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Review
. 2019 Jun 25;8(6):639.
doi: 10.3390/cells8060639.

Molecular Mechanisms of Microglial Motility: Changes in Ageing and Alzheimer's Disease

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Free PMC article
Review

Molecular Mechanisms of Microglial Motility: Changes in Ageing and Alzheimer's Disease

Diana K Franco-Bocanegra et al. Cells. .
Free PMC article

Abstract

Microglia are the tissue-resident immune cells of the central nervous system, where they constitute the first line of defense against any pathogens or injury. Microglia are highly motile cells and in order to carry out their function, they constantly undergo changes in their morphology to adapt to their environment. The microglial motility and morphological versatility are the result of a complex molecular machinery, mainly composed of mechanisms of organization of the actin cytoskeleton, coupled with a "sensory" system of membrane receptors that allow the cells to perceive changes in their microenvironment and modulate their responses. Evidence points to microglia as accountable for some of the changes observed in the brain during ageing, and microglia have a role in the development of neurodegenerative diseases, such as Alzheimer's disease. The present review describes in detail the main mechanisms driving microglial motility in physiological conditions, namely, the cytoskeletal actin dynamics, with emphasis in proteins highly expressed in microglia, and the role of chemotactic membrane proteins, such as the fractalkine and purinergic receptors. The review further delves into the changes occurring to the involved proteins and pathways specifically during ageing and in Alzheimer's disease, analyzing how these changes might participate in the development of this disease.

Keywords: Alzheimer’s disease; Microglia; ageing; morphology; motility.

Conflict of interest statement

The authors declare no conflict of interest.

Figures

Figure 1
Figure 1
Illustration of the different morphologies adopted by microglia in the human brain independently of age or disease. Immunolabelling for the microglial protein Iba1 shows diverse morphologies including varying number of processes and cell body shape. (A) Ramified microglia with small round cell body and several long branching processes. (B) Reactive microglia with increased cell body size and reduced length of processes. (C) Amoeboid microglia with enlarged cell body and no processes. Images A–C taken from a control aged brain. (D) Microglia clustering around Aβ plaques (*) is a feature observed only in the presence of Alzheimer-type pathology. Haematoxylin counterstaining. Scale bar = 50 μm.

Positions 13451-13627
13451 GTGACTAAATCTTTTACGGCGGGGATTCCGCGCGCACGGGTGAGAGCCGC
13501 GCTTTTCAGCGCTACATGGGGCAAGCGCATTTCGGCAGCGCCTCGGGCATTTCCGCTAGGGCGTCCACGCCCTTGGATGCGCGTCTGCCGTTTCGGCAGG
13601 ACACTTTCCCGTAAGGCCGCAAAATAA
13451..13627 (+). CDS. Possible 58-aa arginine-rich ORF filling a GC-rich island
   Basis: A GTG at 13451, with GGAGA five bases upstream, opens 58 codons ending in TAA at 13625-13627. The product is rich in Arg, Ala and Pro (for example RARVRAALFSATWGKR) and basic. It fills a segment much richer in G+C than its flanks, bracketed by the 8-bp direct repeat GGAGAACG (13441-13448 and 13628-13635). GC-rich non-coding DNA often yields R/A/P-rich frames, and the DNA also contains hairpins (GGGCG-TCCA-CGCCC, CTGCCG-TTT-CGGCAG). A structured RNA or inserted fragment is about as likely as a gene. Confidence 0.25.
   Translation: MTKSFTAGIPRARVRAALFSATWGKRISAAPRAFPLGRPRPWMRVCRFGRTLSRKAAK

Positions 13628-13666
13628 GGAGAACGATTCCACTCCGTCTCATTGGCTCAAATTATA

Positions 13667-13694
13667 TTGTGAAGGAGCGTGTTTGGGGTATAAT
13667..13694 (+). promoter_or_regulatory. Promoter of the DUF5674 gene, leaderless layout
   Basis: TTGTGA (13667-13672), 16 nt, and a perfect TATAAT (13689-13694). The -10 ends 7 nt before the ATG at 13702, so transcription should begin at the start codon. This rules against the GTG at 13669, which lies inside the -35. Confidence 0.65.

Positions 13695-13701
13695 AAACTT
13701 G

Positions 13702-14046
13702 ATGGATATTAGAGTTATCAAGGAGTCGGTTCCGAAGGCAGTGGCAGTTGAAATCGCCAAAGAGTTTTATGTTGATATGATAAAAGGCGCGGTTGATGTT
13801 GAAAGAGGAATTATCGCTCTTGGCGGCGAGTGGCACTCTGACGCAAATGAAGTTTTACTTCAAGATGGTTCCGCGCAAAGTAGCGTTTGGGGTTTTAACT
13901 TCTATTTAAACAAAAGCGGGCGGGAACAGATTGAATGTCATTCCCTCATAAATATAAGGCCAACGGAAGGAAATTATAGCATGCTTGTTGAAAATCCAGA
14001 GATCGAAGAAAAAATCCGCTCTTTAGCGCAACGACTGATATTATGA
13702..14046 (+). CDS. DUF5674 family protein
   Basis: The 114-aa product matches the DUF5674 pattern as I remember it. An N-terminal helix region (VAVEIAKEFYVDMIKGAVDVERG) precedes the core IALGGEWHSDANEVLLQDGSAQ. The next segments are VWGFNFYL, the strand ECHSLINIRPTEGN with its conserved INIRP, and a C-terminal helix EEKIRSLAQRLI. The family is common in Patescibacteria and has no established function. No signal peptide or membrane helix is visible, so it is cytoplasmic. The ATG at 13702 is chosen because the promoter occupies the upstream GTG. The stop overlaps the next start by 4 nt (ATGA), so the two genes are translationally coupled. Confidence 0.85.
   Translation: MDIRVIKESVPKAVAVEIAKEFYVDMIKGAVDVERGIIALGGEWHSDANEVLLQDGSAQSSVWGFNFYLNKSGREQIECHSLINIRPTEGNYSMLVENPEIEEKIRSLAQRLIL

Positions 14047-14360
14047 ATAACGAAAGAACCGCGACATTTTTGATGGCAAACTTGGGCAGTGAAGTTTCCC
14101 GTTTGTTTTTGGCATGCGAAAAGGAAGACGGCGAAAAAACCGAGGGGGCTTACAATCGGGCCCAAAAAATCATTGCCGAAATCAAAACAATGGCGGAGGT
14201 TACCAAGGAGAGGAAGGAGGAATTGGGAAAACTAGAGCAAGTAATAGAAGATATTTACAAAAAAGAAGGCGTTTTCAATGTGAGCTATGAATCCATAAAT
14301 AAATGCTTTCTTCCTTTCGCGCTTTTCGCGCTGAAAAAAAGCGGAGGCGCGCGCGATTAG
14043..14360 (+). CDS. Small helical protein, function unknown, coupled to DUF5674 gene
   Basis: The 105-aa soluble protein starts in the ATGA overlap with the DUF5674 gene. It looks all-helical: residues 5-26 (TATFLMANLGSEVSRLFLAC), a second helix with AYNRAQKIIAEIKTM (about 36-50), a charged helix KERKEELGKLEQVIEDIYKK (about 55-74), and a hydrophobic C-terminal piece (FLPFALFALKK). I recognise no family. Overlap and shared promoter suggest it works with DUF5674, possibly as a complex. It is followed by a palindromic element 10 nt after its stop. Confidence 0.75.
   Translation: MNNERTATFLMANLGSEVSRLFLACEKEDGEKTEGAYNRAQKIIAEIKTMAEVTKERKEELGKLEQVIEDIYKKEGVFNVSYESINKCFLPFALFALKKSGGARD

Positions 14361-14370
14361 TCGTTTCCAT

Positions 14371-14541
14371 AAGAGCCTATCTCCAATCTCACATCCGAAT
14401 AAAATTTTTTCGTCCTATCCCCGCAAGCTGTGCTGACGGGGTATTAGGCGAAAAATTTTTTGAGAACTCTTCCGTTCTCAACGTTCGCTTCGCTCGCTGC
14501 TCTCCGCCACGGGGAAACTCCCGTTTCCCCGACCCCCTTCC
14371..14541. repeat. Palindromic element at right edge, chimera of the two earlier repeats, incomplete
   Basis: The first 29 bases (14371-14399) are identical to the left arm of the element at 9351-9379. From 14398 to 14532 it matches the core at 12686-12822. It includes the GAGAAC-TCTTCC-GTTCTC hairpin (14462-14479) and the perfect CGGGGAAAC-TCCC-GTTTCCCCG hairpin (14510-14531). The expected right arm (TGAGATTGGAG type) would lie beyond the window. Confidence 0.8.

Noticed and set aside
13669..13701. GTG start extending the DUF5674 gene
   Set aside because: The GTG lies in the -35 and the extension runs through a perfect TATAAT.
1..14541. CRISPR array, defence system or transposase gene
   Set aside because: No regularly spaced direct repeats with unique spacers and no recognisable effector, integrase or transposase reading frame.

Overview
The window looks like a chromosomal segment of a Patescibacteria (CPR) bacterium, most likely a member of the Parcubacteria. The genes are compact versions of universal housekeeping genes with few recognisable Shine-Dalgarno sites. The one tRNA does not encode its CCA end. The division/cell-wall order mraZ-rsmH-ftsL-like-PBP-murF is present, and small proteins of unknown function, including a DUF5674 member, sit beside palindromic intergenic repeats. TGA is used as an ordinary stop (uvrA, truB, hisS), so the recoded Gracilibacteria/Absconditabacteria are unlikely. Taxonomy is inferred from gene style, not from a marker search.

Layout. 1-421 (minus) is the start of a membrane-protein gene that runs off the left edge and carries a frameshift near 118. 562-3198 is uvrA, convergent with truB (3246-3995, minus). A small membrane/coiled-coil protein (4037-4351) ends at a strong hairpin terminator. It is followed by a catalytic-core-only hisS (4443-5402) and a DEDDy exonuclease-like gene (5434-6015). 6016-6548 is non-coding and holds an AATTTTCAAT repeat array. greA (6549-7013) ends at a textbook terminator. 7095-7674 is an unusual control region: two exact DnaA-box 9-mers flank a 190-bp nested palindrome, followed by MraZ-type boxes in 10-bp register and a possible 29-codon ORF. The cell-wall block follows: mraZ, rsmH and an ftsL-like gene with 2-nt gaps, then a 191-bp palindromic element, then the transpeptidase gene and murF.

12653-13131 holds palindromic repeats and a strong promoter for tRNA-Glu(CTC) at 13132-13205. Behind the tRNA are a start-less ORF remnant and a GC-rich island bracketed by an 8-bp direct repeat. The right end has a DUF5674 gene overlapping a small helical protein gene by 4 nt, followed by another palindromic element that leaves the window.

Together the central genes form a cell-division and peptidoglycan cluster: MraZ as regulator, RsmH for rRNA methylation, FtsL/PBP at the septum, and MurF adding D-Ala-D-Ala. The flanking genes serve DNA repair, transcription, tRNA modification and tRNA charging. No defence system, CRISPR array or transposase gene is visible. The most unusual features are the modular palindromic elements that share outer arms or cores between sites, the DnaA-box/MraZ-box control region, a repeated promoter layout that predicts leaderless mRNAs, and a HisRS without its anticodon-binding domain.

Figure 2
Figure 2
(A) Depiction of the different actin structures present in microglia: The cell cortex (covering all the inner surface of the cell), filopodai and lamellipodia (at the leading edge), and the uropod (at the rear of the cell). (B) Mechanism of formation of the actin network includes globular actin nucleates in the form of oligomers which further polymerize into left-handed two-chained helical filaments. Filaments additionally recruit globular actin to form branches, which extend from the mother filament at a characteristic 70° angle enabling filaments to easily connect with each other forming an intricate and highly plastic network.
Figure 3
Figure 3
Representation of the mechanisms of action of microglial actin-interacting proteins. (A) The process of branching is regulated by the Arp2/3 complex, (B) which is recruited by CORO1A to an existing actin filament. Arp2/3 engages with G-actin to form a filament branch. (C) Iba1 promotes the formation of parallel actin bundles, scaffold-like structures that give shape to lamellipodia and filopodia. (D) CFL1 depolymerizes filaments to make G-actin available to form new actin structures.
Figure 4
Figure 4
Examples of microglia identified using different motility-related microglial proteins. Haematoxylin counterstaining. A—CORO1A; B—Iba1; C—CFL1; D—P2Y12. Scale bar = 50 μm.
Figure 5
Figure 5
Mechanism of activation of purinergic receptors. (A) Extracellular ATP is hydrolyzed to ADP by the action of ectonucleotide pyrophophatase/phosphodiesterases (ENPPs) or ectonucleoside triphosphate dyphosphohydrolases (ENTDPases). (B) ADP is subsequently hydrolyzed to AMP, also by ENPPs and ENTDPases. AMP is converted to adenosine by ecto-5′-nucleotidases (Ecto-5′-NTs) or alkaline phosphatases. (C) P2X cation-permeable ionotropic receptors are activated by nucleosides triphosphate. (D) G protein-coupled P2Y receptors regulate voltage-gated Ca2+ and K+ channels. (E) Adenosine-mediated P1 receptor activation results in blockade of Ca2+ channels.

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